Created by designer Michael Graves, The Portland Building in Portland, Oregon was one of the first postmodern pieces to rely on more traditional materials such as reinforced concrete and fibreglass. While many postmodern buildings of the time used glass to invoke a sense of mysticism, Graves’ work implemented a variety of unique design techniques on each side of the building. In showing a new way to display the same characteristics, Graves helped to cement postmodern designs as a long-term movement.
Bank of America Center (1984)
Drawing on both gothic and postmodern elements, the Bank of America Center (formerly known as the NationsBank Center) was built in 1983 by Johnson-Burgee Architects in Houston, Texas. The building is fragmented into three towers, topped with gable roofing and spires to create a medieval-inspired theme as well as to keep birds from gathering on the building’s many ledges. By blending function with exuberant design, this building serves as a reminder of the varying styles that postmodern design drew inspiration from.
The Neue Staatsgalerie (1984)
Often touted as the “epitome of postmodernism,” this building by architects James Stirling and Michael Wilford has neoclassical ties with industrial finishes. In order to keep the overall framework of the building in harmony with its surroundings, traditional elements such as warm colors and natural textures were used. The postmodern spin comes from the industrial and neon elements incorporated throughout. This mixture made for a groundbreaking structure that could stand with historic buildings while having its own touch of flare.
Thompson Center (1985)
Built in the mid-1980s in the heart of Chicago, Illinois, the Thompson Center serves as a government building that stands alone in sheer size and shape. Designed by German architect Helmut Jahn, the circular building covered in glass is said to represent the government’s commitment to innovation and openness to the community.
Wexner Center for the Arts (1989)
An excellent example of postmodern ideals of fragmentation and contradiction, the Wexner Center for the Arts was designed by Peter Eisenman and Richard Trott. Commissioned for Ohio State University in 1989, the building serves both the visual and performing arts. By using a plethora of materials and styles, the building took on a multidimensional look and helped to define American architecture during this period.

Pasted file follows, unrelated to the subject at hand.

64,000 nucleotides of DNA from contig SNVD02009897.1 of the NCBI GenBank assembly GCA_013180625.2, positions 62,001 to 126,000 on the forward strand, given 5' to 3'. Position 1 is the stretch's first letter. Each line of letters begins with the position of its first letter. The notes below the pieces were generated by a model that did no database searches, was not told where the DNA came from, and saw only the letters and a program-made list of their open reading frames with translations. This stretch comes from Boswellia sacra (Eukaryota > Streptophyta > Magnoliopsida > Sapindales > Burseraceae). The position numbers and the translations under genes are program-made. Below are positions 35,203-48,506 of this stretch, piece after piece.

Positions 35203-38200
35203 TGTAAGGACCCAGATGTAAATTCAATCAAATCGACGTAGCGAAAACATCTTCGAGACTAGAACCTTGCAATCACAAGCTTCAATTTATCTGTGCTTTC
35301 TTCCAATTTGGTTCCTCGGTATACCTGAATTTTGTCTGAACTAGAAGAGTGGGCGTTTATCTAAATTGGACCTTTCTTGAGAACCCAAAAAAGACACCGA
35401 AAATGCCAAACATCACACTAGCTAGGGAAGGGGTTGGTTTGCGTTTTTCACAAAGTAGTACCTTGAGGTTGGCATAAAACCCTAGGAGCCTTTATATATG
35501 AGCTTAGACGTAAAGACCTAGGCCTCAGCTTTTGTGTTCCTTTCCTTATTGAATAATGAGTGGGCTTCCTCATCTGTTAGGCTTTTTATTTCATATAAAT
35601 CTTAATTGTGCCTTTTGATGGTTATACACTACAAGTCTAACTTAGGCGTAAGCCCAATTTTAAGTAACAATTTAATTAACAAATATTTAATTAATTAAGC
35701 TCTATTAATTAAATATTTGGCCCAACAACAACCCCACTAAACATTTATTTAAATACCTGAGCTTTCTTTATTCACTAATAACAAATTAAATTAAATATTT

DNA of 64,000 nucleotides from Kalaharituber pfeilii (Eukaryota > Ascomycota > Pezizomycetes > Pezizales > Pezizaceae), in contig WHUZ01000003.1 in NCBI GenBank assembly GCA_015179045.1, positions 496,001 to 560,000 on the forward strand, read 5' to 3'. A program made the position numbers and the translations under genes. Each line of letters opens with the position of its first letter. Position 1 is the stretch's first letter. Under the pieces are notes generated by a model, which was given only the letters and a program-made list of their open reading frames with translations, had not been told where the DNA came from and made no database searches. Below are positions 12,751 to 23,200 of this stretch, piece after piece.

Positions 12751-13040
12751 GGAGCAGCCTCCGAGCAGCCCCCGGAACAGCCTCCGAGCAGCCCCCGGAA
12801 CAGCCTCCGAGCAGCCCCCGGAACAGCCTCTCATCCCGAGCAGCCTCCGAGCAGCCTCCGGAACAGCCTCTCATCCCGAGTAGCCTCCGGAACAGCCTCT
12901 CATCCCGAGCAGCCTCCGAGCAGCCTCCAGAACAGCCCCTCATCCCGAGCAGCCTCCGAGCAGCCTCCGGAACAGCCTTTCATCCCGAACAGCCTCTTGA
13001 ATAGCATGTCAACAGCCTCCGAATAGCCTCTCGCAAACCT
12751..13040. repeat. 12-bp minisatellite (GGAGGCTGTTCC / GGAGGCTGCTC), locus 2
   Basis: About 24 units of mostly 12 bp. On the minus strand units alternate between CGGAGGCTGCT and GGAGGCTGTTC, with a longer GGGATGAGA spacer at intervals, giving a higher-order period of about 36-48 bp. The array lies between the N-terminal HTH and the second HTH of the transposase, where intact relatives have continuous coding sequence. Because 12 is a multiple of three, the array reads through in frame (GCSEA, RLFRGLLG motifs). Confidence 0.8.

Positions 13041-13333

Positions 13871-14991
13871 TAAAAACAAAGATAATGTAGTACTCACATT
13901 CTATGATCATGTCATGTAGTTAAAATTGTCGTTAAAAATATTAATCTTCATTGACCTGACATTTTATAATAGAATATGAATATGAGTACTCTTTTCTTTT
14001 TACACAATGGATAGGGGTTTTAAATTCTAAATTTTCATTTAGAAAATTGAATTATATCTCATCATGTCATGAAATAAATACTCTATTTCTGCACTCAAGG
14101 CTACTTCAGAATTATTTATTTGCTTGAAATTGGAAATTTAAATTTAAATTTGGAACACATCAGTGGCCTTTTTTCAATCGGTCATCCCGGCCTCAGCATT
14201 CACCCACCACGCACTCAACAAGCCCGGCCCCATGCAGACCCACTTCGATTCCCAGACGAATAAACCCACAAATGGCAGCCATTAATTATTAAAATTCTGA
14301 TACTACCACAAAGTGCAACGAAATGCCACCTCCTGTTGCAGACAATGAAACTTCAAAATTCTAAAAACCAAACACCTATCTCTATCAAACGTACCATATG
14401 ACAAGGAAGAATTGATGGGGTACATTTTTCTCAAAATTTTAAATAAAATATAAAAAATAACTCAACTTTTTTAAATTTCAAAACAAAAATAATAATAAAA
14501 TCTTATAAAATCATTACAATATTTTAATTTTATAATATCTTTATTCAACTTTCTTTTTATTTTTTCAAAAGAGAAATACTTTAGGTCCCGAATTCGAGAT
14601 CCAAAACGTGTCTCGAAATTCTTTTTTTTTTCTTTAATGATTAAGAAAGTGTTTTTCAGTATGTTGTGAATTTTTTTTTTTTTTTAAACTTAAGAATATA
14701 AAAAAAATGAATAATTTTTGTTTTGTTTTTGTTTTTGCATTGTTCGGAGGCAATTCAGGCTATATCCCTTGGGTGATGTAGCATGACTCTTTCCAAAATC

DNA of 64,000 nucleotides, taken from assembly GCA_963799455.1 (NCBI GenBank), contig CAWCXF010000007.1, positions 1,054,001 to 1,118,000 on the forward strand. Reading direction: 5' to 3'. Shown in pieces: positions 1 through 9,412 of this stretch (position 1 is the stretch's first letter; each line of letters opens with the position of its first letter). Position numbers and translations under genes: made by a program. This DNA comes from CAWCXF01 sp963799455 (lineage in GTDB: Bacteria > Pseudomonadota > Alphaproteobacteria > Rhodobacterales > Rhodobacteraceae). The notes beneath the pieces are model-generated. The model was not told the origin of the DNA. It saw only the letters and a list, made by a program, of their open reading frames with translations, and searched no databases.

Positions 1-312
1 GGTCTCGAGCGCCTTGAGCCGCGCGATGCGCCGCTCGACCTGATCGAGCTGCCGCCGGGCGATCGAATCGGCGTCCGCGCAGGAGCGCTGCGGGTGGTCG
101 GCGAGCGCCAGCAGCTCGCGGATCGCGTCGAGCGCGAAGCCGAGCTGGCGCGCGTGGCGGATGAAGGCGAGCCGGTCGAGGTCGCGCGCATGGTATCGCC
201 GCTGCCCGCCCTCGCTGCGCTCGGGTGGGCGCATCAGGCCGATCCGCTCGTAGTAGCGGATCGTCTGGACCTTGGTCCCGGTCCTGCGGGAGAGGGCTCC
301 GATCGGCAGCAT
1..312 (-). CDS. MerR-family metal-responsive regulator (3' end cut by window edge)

SIS Building (1994)
Standing on the grounds of Vauxhall Pleasure Gardens, the SIS building was built in 1994 by Terry Farrel and serves as the home base for the United Kingdom’s foreign intelligence agency, the Secret Intelligence Service. As the United States served as the primary breeding ground for the postmodernist movement, the SIS building is one of the most notable examples of postmodern architecture in Europe. By combining various shapes, mediums and themes, the SIS is a daunting and jaunty building that stands apart from other structures in the U.K.
Binoculars Building (2001)
Also known as the Chiat/Day Building, the Binoculars Building was completed in 2001, and incorporated larger-than-life artwork by Claes Oldenburg and Coosje van Bruggen. By using the arch of the binoculars as an entryway, this postmodern structure strikes a balance between camp and function.
The postmodern movement granted designers permission to draw inspiration from a variety of genres and eras, influencing the diversity of modern skylines. The innovative leaders of the postmodern era encouraged architects to step away from traditional rules and experiment with what a structure could look like, which serves as the basis for many artistic expressions today.